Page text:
Sergeant Viles’ aircraft, after releasing its torpedos was seen to stagger, probably from receiving fire from the destroyers. The last that was seen of Viles was his aircraft breaking away to port. Both Wiggins and Bertran completed their return flights safely to base by 22.00 hours. A search sortie that night reported that there was no sign of Viles’ Wellington nor of the Tergestea, which must have sunk. Nothing remained of the convoy except for the tanker Proserpina, now settling low in the water and still burning after the earlier attack by Beaufort aircraft.

Rommel is left powerless

The same evening of 26 October, unaware of the torpedo attack on the Tergestea, Rommel wrote to his wife that the loss of the Proserpina made the supply situation critical. Next day on 27 October after hearing of the confirmed further loss overnight of the Tergestea tanker and its fuel supplies, Rommel wrote to his wife again. In near defeatist mood he doubted that he would survive. Starved of fuel, running out of other supplies, and powerless to withstand Eighth Army’s renewed attack in Operation SUPERCHARGE, on 4 November Rommel ordered a general retreat.

In words that intimated a heartfelt relief and appreciation, General Montgomery conveyed his thanks for the outstanding efforts of No 38 Squadron and 201 Group RAF:

Recent attacks carried out against enemy ships so vital … were a wonderful achievement. I would be grateful if you would convey to those responsible our gratitude for operations carried out … epic against ships at sea.

It is of course purely speculative to try and imagine what might have been the consequences, if either the Proserpina or Tergestea had made it to Tobruk. But given Rommel’s experience and aggressive nature as an innovative battlefield general, it would seem extremely probable that he would have attempted some kind of surprising counter attack. What can be said is, that if he had gained this capability, the battle of El Alamein may have taken a very different course.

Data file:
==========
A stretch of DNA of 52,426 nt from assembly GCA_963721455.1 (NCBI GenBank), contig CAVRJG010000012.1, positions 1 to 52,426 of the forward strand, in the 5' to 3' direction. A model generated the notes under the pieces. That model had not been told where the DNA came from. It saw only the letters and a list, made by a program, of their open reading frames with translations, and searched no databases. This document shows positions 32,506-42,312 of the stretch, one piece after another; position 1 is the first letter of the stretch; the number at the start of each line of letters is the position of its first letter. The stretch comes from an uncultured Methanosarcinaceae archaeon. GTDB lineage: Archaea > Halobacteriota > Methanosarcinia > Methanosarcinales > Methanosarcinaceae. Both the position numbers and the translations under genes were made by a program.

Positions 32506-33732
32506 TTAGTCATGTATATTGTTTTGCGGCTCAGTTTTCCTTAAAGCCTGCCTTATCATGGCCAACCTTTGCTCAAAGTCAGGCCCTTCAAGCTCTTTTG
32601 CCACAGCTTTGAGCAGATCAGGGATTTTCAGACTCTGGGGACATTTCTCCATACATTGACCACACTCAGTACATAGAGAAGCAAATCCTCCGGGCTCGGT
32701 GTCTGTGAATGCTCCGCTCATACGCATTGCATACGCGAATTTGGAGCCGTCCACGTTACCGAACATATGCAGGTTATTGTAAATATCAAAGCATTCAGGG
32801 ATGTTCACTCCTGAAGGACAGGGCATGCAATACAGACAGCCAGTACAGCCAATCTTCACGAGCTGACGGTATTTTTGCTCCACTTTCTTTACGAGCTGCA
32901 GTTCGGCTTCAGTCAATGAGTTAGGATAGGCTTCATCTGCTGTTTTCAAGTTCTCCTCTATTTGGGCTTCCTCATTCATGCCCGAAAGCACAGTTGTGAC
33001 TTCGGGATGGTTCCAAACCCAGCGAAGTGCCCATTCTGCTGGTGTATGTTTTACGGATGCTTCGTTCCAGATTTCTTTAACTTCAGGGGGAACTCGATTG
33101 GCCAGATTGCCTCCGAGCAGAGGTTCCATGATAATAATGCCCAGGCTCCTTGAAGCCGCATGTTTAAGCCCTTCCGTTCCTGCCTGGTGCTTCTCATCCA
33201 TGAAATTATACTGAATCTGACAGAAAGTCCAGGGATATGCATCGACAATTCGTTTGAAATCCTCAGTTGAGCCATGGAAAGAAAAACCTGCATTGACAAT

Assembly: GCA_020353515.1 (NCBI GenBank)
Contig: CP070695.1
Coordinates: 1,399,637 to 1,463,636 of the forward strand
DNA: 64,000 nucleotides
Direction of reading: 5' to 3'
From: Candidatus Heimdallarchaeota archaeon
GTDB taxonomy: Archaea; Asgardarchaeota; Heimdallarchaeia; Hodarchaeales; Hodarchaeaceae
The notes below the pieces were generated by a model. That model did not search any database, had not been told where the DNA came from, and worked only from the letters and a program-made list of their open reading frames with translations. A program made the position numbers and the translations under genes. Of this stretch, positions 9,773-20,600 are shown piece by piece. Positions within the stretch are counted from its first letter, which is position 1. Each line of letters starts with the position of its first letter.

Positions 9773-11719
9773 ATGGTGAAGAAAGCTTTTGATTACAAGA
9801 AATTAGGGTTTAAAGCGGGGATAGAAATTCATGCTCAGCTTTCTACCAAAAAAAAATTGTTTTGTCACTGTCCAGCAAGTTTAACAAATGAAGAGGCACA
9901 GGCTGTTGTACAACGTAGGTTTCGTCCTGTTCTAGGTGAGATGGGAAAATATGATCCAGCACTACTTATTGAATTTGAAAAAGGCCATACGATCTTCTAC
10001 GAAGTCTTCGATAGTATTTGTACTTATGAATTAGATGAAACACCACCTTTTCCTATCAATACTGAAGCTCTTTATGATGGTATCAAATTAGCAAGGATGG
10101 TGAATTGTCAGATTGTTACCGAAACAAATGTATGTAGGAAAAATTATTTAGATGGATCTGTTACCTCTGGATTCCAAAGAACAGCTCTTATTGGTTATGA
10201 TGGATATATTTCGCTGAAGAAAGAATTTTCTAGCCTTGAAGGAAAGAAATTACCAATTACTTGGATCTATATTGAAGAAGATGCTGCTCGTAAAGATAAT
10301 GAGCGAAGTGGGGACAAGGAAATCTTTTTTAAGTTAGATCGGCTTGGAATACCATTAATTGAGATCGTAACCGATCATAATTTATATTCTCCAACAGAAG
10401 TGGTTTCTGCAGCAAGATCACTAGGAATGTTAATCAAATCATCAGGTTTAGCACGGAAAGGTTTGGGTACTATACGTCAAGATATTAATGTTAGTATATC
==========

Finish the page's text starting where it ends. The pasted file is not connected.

The reality was that the RAF had eliminated all of Rommel’s remaining options bar one – acceptance of defeat and ignominious retreat westwards from El Alamein.

Author’s Note:

The above account of the sinking of the Proserpina and Tergestea, is based upon an edited extract from my book The Decisive Campaigns of the Desert Air Force 1942 – 1945, (Pen and Sword Books, April 2014), including interviews with Wing Commander Lloyd Wiggins, the Operations Record Book of No 38 Squadron, and a number of other sources that recount air operations at that time.

Wing Commander Lloyd Wiggins, DSO, DFC, MID, was awarded the DSO for the sinking of the Tergestea. While serving in UK he met Thelma Wigfield, an officer in the WAAF, and they married in 1944. In the same year he was posted as CO to No 455 Squadron RAF in UK, flying Beaufighters until promoted to Wing Commander prior to the end of the war. Lloyd and Thelma returned to Adelaide in South Australia, where they raised four children, and Lloyd established his own auction company. In December 2015 in his 100th year Wing Commander Wiggins passed away at his home in Adelaide.

In my most recent book Air Battle for Burma (Pen and Sword Books, November 2016), first-hand accounts by pilots in their torrid struggle against the Japanese air force, include a number of airmen who were transferred from the Desert Air Force to the Far East campaign.